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UC teen survives 25-round battle to claim county spelling bee title

UC teen survives 25-round battle to claim county spelling bee title
UC teen survives 25-round battle to claim county spelling bee title | UC teen survives 25-round battle to claim county spelling bee title, Kizer Harris, Obion County Spelling Bee
Staff Reporter
In retrospect, it was an exciting spelling bee win for Union City Middle School eighth-grader Kizer Harris.
Harris, 13, bested seven other champion spellers from schools across Obion County and Union City to claim top honors in this year’s Obion County Spelling Bee.
He correctly spelled his final two words — polenta and cartilage — to clinch the title in the 25th round Wednesday afternoon at the Union City Municipal Building courtroom.
Harris, the son of Amy Harris of Union City and the late James Harris, was competing in the county spelling bee for the second consecutive year. He finished fourth in last year’s contest.
He said he “kind of” practiced for the competition, but simply finds he can spell “pretty easily.” His favorite school subjects are math and science and he enjoys playing golf and baseball.
Wednesday’s competition lasted 30 minutes and saw Harris going head to head for the final 16 rounds with top-notch speller Kevin Leland, an eighth-grader at Black Oak Elementary School.
Leland lasted into the 24th round, where he stumbled on his spelling of circumlocution. Harris then correctly spelled his word, polenta, and one final championship word, cartilage.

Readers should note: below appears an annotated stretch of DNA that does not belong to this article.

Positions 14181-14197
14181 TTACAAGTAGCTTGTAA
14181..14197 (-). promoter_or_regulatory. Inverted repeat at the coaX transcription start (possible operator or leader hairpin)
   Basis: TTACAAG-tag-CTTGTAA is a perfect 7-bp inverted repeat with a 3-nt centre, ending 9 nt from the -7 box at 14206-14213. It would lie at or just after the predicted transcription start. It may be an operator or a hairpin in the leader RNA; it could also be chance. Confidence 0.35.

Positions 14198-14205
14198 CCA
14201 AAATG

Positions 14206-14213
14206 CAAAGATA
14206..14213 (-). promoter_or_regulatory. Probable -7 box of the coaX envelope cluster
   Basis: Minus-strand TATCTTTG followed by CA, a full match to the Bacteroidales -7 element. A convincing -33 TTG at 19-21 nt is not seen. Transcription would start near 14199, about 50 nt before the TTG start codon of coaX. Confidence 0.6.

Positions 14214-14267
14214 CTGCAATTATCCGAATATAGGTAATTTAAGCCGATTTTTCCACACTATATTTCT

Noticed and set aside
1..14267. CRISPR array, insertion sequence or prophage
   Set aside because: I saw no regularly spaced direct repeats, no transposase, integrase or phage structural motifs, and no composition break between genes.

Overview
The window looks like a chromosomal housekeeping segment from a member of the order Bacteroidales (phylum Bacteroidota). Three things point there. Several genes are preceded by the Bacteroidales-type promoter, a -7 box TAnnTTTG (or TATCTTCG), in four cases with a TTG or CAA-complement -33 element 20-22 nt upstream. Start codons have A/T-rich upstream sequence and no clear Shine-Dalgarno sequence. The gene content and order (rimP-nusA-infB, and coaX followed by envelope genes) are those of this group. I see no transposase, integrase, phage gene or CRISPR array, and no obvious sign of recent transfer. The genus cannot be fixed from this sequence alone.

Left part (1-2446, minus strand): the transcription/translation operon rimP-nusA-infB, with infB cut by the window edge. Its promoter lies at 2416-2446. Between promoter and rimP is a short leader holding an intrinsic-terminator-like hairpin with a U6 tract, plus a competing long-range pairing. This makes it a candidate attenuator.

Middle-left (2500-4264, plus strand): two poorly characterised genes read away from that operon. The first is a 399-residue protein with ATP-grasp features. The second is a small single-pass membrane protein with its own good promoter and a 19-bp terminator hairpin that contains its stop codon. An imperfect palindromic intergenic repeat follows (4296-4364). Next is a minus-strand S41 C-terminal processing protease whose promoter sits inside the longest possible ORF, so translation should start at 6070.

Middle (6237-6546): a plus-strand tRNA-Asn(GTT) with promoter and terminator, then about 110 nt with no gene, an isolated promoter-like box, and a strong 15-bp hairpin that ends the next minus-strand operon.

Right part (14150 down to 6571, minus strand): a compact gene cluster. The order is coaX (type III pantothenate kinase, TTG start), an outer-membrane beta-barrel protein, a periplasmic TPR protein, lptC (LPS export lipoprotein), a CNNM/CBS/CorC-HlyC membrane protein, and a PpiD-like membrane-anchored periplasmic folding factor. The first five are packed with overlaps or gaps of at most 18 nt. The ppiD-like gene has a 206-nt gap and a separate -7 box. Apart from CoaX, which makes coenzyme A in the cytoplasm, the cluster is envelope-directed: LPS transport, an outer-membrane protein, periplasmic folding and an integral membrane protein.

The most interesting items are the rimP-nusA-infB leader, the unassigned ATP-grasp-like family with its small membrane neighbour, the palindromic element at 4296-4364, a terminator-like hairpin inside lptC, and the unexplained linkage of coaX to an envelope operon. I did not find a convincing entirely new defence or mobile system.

During those exciting 16 rounds of one-on-one competition, Harris correctly spelled words that included surrealist, epilepsy, carnage, incidental, fluoride, gloaming, ensemble, mezzanine, cholera, stroganoff, carbohydrates, afghan, tutelage, tableau, mortgage and — in the 24th round — retrospect.
Leland deftly tackled such difficult words as phylum, philosophize, dilemma, leniency, auditorium, controversy, cellophane, extemporaneous, extra-ordinarily, behemoth, pituitary, scythe, posthumous, jambalaya and debris before he misfired in the 24th round on circumlocution.
The eighth round of competition saw the elimination of Lake Road Elementary seventh-grader Grant Yates, who finished in third place for his effort. He misspelled correspondence, but earlier in the competition had successfully tackled such tricky words as ulterior and siege.
For their wins, Harris, Leland and Yates each received a plaque and monetary prize — $50 for first, $30 for second and $20 for third — from the sponsoring Obion County and Union City education associations.
Harris also won the right to represent Obion County at the Mid-South Spelling Bee, set for March 3 at Al Chymia Shrine Temple in Memphis.
The other five spellers in Wednesday’s county competition were all eliminated in the first four rounds of competition, which began after two practice rounds.
Hillcrest Elementary School seventh-grader Wyatt Henson misfired in the fourth round with his spelling of allergenic and landed in fourth place overall.
The second round was the downfall of the remaining four spellers: Union City Elementary School fifth-grader Eli Jordan, who misspelled accrued; Ridgemont Elementary eighth-grader Michelle Andersen, who stumbled on leisure; South Fulton Middle School seventh-grader Jonathan Hollowell, who faltered on condiment; and South Fulton Elementary fifth-grader Savannah Marks, who misspelled purée.
Word pronouncer Suzanne Powers said each of the competitors had already accomplished something outstanding by having won their school competition to advance to the more difficult county level. Each earned a certificate to mark their achievement.
Obion County Director of Schools David Huss, who presented the awards, said Wednesday’s competition was “one of the best spelling bees” he had witnessed in recent years. He said each of the spellers confidently tackled their given words without hesitation.
“It was absolutely unbelievable,” he said.
Staff Reporter Chris Menees may be contacted by email at
Published in The Messenger 2.2.12